If my marriage is going to be strong, it means that I’m going to protect myself from not only physical adultery but also “mental adultery.” Today there are many resources to help us men have victory in this area. The one I highly recommend is Every Man’s Battle: Winning the War on Sexual Temptation One Victory at a Time, written by Steve Arterburn and Fred Stoeker.

This not only means avoiding pornography, it’s also not taking a second or third look at an attractive woman; it’s consciously avoiding Victoria’s Secrets catalogues and lingerie sections in the store ads that come to our homes.

And it’s disciplining ourselves with the Remote Control. When a “suggestive” ad or TV show comes on the screen, we need to “click away” from it instantly. We must not even allow the image to register in our brain. All of these actions are summed up in 2 Corinthians 10:5, Take every thought captive and make it obedient to Christ.” I’ve also placed 3 x 5 placards on top of our TV’s to remind me, I will set before my eyes no vile thing.(Psalm 101:3)

When Alone

It’s one thing to do all of these things when your wife is in the room with you. But, if you’re going to be serious about being faithful to her in word and deed, you’ll employ the same safeguards when you’re alone in a hotel room where no one else will ever know what you do —except you and God.

• Learn to resolve conflicts in healthy ways.

Remember how I told you my way to “resolve” conflict was to “run from it or avoid it at all costs?” Well, I’m still not perfect at it but I’ve learned some tools that help Cindy and me face problems.

Fortunately, after all these years of marriage we’ve pretty much exhausted just about everything there is to have a fight over. Some of these concern Money, Raising the kids, My Driving, Her Driving, Sex, The Dog, etc.

There are many books, CDs, articles and seminars available today to help couples learn how to resolve conflicts rather than “bury them” only to have them resurrected in the future to be argued over and over again. God’s word says, as far as it depends on you, live at peace with everyone. (Romans 12:18) Men, I interpret this to mean that it’s my/our responsibility as the husband to see that this is done in our marriages.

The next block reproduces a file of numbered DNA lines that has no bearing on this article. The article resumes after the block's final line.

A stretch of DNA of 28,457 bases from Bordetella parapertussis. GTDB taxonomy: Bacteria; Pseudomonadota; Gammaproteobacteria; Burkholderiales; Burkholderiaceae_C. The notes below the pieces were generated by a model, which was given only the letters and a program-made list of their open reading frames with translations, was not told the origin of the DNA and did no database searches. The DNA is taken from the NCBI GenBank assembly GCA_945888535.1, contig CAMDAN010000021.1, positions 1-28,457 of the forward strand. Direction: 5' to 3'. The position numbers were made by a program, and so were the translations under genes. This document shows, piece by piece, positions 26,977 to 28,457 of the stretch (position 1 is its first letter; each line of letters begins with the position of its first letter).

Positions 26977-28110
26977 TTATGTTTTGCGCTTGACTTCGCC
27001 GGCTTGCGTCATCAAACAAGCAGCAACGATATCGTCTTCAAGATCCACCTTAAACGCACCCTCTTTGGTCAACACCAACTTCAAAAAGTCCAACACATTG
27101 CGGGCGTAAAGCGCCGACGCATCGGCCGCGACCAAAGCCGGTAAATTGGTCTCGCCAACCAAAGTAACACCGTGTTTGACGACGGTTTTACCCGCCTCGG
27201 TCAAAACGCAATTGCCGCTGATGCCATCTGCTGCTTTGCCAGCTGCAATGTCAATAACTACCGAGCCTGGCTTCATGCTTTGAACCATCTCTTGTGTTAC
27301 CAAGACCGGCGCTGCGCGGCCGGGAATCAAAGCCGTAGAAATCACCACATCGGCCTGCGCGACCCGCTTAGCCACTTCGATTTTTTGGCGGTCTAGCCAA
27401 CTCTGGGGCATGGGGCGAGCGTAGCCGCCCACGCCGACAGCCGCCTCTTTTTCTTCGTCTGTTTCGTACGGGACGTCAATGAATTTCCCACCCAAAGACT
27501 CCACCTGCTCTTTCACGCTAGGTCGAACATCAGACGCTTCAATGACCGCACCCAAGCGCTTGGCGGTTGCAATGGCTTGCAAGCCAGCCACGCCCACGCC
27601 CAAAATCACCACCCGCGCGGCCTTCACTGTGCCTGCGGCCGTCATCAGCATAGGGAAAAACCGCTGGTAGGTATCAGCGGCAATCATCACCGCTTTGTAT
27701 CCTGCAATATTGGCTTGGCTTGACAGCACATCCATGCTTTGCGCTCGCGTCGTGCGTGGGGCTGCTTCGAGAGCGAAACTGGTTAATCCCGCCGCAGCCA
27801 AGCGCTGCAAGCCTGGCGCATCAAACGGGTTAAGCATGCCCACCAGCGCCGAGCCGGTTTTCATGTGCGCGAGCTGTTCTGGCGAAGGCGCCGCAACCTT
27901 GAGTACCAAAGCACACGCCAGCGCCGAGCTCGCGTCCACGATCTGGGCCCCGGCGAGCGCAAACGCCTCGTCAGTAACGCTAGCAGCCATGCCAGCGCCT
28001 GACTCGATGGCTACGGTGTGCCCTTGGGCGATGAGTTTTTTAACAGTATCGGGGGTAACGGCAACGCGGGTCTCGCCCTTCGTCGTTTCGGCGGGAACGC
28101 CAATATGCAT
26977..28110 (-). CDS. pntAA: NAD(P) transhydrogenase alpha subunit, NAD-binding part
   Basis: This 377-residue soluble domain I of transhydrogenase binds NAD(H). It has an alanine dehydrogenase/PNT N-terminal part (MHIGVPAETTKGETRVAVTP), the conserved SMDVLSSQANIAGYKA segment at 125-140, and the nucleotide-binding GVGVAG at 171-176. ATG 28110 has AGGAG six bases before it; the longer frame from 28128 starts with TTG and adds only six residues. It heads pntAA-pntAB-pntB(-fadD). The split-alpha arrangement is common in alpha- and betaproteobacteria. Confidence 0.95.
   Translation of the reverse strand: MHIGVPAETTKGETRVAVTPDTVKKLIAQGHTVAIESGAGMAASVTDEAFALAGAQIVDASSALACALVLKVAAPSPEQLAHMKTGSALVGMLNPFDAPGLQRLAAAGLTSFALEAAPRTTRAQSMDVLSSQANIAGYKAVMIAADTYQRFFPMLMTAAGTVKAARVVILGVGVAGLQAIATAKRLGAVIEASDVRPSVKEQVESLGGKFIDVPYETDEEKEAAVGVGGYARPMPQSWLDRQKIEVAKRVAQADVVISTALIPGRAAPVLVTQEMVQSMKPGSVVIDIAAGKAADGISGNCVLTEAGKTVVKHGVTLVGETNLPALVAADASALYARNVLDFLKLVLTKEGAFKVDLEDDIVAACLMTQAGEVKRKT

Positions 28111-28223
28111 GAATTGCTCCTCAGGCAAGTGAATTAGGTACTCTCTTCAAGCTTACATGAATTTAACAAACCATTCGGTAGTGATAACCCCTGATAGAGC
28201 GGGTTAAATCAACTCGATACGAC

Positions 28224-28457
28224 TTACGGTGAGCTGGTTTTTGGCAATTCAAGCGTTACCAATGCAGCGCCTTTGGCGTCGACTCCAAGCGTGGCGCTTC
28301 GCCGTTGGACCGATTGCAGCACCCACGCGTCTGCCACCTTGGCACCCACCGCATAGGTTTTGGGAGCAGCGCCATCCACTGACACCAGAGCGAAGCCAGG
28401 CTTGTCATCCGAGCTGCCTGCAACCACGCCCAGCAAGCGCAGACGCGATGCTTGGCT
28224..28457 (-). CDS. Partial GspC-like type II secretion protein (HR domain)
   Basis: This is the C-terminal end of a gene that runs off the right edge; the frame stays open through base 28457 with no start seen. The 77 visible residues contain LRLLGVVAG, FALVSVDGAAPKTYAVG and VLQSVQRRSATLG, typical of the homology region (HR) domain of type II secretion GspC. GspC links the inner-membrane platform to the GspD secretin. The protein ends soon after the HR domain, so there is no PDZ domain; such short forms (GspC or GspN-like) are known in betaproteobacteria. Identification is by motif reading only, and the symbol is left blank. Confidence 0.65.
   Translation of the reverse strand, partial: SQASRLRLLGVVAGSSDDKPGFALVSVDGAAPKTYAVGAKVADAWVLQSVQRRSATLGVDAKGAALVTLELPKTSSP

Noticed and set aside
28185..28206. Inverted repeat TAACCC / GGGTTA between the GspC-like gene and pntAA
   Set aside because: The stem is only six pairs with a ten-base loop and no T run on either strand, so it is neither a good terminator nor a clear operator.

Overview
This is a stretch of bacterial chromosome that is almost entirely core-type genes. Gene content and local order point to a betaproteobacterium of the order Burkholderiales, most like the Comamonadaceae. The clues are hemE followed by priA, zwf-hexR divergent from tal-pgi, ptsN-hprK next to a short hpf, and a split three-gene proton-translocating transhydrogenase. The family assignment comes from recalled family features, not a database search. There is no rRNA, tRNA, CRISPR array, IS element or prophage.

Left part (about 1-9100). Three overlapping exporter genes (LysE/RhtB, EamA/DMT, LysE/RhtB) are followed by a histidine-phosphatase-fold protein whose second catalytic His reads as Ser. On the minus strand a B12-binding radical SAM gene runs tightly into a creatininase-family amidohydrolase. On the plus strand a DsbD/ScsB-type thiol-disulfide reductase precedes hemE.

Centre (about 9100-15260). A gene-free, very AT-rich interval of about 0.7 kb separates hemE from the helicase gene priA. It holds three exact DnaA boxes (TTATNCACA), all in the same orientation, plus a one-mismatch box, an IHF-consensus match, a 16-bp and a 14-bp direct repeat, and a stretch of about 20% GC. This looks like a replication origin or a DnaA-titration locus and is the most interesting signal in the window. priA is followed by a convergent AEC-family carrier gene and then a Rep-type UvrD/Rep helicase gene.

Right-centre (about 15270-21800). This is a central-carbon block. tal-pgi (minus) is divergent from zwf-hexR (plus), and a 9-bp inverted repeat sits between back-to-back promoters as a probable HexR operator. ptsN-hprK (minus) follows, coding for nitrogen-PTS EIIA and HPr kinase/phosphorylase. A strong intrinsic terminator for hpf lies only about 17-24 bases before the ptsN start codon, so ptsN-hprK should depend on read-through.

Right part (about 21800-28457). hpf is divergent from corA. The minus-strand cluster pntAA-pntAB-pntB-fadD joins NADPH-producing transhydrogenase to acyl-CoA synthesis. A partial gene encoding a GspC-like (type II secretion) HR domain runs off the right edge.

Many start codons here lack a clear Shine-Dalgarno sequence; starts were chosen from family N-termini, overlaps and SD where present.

• Don’t settle for a mediocre marriage.

To avoid “marital mediocrity” means having to be committed to certain principles and values. A few years ago, Detroit Free Press Sports Columnist, Mitch Albom, wrote a best seller called, Tuesday’s With Morrie. The book chronicled the wisdom Albom gained from the time he spent with his former college professor Morrie Schwartz. I was challenged in my own marriage by what Morrie called, “The Rules I Know to Be True About Love and Marriage.” They are:

• If you don’t respect the other person, you’re gonna have a lot of trouble.

• If you can’t talk openly (communicate) about what goes on between you, you’re gonna have a lot of trouble.

— Plus —

• If you don’t know how to compromise, you’re gonna have a lot of trouble.

• And if you don’t have a set of common values, you’re gonna have a lot of trouble. Your values must be alike.

The Challenge

I found these weren’t only “good values”, they are Godly values. I challenge you to get into God’s word and see for yourself. Here are just a few:

1. Respect (See: 1 Peter 3:7)

2. Communication (See: Proverbs 31:26)

3. Compromise (See: Proverbs 14:17; Matthew 5:9; Romans 12:18)

4. Common Values (See: Amos 3:3; Ephesians 5:15)

Well, these are a few things I’ve learned along the way that have helped me. I believe they can help you love your wife the way God wants you to. I believe what Dr. David Ferguson of Intimate Life ministries says in his book, Never Alone,

“I sensed Christ saying to me, ‘when you love your wife, you love me. When you care for your wife, you care for me. When you bless your wife, you bless me.'”

My prayer is that we’ll all live these principles out every day in our marriages.

May God bless your marriage abundantly,
Steve Wright

I Pray For You

And this is my prayer:
that your love may abound more and more
in knowledge and depth of insight,
so that you may be able to discern what is best
and may be pure and blameless
until the day of Christ,
filled with the fruit of righteousness
that comes through Jesus Christ
-to the glory and praise of God.

(Philippians 1:9-11)